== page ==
By on Nov 15, 2014 in baking, experimenting, love | 0 comments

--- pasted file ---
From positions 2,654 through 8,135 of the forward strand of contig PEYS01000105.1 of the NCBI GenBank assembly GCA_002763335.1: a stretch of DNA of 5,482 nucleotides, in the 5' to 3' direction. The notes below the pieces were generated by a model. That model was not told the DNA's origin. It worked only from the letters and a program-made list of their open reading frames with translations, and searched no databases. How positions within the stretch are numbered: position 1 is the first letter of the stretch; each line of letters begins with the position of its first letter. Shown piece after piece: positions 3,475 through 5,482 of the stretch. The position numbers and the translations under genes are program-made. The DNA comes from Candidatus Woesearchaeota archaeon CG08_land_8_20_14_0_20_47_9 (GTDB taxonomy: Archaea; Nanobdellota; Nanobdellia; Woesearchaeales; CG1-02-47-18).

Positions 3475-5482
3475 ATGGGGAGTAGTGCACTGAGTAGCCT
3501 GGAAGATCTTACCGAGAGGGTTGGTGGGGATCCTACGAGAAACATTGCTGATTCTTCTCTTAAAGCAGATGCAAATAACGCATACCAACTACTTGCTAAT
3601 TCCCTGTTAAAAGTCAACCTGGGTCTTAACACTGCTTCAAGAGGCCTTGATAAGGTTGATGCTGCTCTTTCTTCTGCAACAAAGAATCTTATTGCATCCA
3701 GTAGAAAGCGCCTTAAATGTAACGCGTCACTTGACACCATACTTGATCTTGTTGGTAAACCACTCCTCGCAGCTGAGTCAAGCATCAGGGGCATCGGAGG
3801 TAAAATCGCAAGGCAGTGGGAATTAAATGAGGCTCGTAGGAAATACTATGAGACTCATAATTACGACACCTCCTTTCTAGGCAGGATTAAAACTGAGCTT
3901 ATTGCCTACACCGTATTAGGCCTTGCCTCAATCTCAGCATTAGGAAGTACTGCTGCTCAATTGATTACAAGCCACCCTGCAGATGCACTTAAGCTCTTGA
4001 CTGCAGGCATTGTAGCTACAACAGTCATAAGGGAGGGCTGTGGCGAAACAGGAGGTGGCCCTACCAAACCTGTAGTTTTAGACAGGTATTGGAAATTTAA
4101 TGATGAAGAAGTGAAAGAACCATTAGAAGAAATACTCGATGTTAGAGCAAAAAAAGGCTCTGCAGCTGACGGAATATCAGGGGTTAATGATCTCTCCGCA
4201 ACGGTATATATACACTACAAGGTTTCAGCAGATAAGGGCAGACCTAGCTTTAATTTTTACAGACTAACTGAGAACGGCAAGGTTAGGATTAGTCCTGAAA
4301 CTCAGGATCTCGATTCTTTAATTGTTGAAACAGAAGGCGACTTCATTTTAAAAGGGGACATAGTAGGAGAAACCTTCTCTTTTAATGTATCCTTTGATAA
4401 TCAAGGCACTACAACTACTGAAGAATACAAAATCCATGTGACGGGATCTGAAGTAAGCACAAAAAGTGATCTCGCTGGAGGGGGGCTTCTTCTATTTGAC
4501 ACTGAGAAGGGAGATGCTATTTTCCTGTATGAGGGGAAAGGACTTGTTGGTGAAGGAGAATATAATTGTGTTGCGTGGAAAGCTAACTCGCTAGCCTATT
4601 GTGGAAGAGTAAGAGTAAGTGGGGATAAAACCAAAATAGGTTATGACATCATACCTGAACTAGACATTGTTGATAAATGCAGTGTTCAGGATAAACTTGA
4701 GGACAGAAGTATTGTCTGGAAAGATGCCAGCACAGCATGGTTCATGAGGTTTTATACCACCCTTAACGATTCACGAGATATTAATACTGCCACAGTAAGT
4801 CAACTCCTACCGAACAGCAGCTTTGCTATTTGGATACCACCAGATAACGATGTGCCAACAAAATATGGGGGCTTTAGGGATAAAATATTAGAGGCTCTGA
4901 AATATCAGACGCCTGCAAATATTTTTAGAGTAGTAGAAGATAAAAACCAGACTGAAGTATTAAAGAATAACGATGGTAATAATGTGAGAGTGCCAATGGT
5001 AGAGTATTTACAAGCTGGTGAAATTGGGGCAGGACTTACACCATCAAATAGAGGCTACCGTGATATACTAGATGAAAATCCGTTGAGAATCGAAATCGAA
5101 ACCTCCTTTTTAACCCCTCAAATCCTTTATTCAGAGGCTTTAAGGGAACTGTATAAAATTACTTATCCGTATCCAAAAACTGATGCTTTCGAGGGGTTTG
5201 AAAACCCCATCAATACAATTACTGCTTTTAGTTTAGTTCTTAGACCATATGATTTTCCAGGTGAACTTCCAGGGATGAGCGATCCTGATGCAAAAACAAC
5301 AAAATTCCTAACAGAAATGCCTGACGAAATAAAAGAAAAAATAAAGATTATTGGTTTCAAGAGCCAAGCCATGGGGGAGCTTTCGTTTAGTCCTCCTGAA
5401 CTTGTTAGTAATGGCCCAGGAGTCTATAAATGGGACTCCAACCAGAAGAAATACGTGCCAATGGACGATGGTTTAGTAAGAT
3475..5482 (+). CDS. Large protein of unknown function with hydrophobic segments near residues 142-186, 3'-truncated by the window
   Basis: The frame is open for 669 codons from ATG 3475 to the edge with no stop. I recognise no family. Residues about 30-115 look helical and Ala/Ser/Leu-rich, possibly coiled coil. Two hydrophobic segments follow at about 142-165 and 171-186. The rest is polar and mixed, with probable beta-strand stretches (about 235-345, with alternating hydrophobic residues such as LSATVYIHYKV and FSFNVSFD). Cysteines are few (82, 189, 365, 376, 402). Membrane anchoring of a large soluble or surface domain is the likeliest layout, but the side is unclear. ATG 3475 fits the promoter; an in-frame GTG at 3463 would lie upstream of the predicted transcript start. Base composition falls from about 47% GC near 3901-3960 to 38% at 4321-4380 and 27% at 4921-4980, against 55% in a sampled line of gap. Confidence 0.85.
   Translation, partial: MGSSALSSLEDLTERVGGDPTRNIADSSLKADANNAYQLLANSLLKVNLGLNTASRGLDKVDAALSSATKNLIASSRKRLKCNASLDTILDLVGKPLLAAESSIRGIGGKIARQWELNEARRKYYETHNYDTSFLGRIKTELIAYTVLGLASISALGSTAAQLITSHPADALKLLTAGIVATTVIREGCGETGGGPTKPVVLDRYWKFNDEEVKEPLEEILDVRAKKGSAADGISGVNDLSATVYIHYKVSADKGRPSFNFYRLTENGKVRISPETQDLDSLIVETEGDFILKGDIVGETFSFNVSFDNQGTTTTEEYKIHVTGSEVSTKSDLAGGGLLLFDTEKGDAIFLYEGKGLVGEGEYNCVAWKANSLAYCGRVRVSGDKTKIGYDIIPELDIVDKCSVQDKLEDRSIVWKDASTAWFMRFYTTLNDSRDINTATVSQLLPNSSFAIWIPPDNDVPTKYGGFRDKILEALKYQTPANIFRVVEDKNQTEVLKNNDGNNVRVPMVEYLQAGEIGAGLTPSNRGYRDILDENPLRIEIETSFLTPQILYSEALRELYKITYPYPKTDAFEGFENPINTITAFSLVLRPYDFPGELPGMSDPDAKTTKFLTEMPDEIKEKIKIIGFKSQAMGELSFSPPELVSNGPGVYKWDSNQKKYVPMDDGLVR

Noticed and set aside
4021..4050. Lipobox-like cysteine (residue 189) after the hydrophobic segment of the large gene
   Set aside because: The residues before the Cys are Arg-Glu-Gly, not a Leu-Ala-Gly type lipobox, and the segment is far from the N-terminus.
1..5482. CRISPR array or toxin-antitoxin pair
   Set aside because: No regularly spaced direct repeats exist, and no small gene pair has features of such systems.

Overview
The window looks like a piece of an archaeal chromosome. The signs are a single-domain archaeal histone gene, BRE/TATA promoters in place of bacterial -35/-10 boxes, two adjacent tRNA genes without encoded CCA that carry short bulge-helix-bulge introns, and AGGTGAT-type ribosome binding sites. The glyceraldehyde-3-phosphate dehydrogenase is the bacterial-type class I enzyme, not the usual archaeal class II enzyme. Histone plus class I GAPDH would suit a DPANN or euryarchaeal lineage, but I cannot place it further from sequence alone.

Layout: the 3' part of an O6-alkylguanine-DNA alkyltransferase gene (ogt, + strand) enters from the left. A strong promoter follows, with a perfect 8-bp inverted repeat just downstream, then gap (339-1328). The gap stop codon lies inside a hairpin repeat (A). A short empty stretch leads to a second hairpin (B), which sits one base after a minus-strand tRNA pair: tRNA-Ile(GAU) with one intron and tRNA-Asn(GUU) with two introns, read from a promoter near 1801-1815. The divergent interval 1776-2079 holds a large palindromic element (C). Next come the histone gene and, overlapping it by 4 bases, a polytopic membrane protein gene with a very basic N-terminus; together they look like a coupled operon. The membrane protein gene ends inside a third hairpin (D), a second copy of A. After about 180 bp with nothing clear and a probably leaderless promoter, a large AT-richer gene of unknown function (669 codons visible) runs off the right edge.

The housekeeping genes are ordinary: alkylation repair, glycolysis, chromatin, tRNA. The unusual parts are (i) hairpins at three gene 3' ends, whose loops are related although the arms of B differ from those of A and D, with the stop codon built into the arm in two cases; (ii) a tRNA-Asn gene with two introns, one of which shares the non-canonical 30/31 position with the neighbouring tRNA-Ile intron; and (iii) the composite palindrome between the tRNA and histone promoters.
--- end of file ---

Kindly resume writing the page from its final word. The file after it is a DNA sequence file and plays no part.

It seems like ages ago, but it has really only been a few months. I am, of course, referring to that explosion of fresh vegetables that covers the Midwest in late summer. Zucchini run rampant, threatening to cover whole towns. Cucumbers come to fruition so fast and furious no mortal can keep up, and pickling begins in earnest. Rainbows of carrots appear, stacked in neatly wrapped bunches, still lightly grubby with fresh dirt. The days are longer and lazy, enticing you to take a moment and stand a moment, soaking in that blazing ray of sun that is trying to fry your skin a delicate shade of red. And now here we are, an early winter blast, and the urge to hibernate arises, to slow down and become blanket-covered lumps, to slowly braise meat and vegetables into stews that comfort and weigh down the body in the waning light of winter. Even though it is not technically winter yet.   Have you noticed how both seasons seem to call for things to slow down? And yet… that does not seem to be how we live. We are so busy, so crazed, everything presses in on us, telling us to speed up. I cruise through countless recipes on the internet, each one speaking of shortcuts, time-savers, using processed stuff in cans to speed things along. And I am not immune to it. Clearly, I have spent the last two and a half months so bulldozed by work I have had a few dinners that involved pouring a glass of wine and ripping open a sleeve of buttery processed crackers (that no longer taste good to me,) collapsing brain dead onto the couch to watch a TV show I have seen a hundred times before. So yes, despite my protests of “you have time, you can always make time to cook,” I clearly hit runs of being unable to do it myself.   But then… suddenly… a day appears. A weekend. Two whole days of no work needs. No emails to check, no checking in with editors, two whole days of time spooling out in front of me, and the sudden ironic urge to speed up and do all the fun stuff arises. Surely I can cook everything in “Mastering the Art of French Cooking” in one weekend.   Hold it. Wait. Slow down.   I work primarily from home, so there are times I am boiling a pot of beans in the background whilst I work away, which invariably leads to me forgetting about it and letting it go too far, ruining the batch. This time I can slow down and actually pay attention. And one of my favorite things to slow down is dough. Especially dough for pizza.   Dough is already a slow process. People try to speed it up, find shortcuts, buy premade stuff all ready to go, but to me… dough is meditation. The simple act of kneading, of losing track of all other things than the feel of the dough under your hands as it slowly transitions from soft mass to springy ball, that moment of knowing just from the feel of it under your fingers that the gluten has been pummeled into submission, and it is good to go. And then you wait. And wait. And wait. And there is no substitute for waiting, no substitute for the dough you make simply by hand.   One day I made a loaf of that no-knead bread that was making the rounds. An exceedingly simple loaf of water, yeast, a pinch of salt, and flour. And time. A great deal of time. Hours of rising in the fridge. And it is delicious. So I thought to myself… pizza can do this. Dough is dough is dough, and this is basically the same with a tweak of a ratio and adding some olive oil, right? I tried it a few times, whipping up a batch of soft dough and letting it rise for hours in the fridge, and it was fine, but it lacked oomph. I wanted depth. I wanted body. But… I did not want to use whole-wheat flour, the flavor being too strong and weighty. I rummaged around my cupboard and started throwing stuff in, and after several trial runs, I found the magic combination. The same base but with cornmeal and wheat bran added in, and suddenly, magically, it was a nubbly, light and tasty dough, good enough to be eaten on its own, but even more ridiculous as the base of a nice pizza. This takes hours of waiting, the dough hibernating much like we want to do in the increasing chill. But waiting, no short cuts, no pre-done ingredients, just simple time… well it is delicious. Sloooooooooooow Pizza Dough (makes enough for roughly 2 14” pizzas, depending on how thinly you roll the dough)   2 ½ cups unbleached all purpose flour ½ cup wheat bran (not the cereal type, the fluffy flakes) ½ cup medium or large grind cornmeal (I’ve done it both ways, and this sits so long it hydrates fairly well) ½ tsp. instant yeast 1 Tbsp. extra virgin olive oil pinch salt generous pinch sugar 1 c warm water     Mix everything in a bowl with a big ol’ wooden spoon until it becomes a cohesive soft mass. If it feels like it needs more flour, add...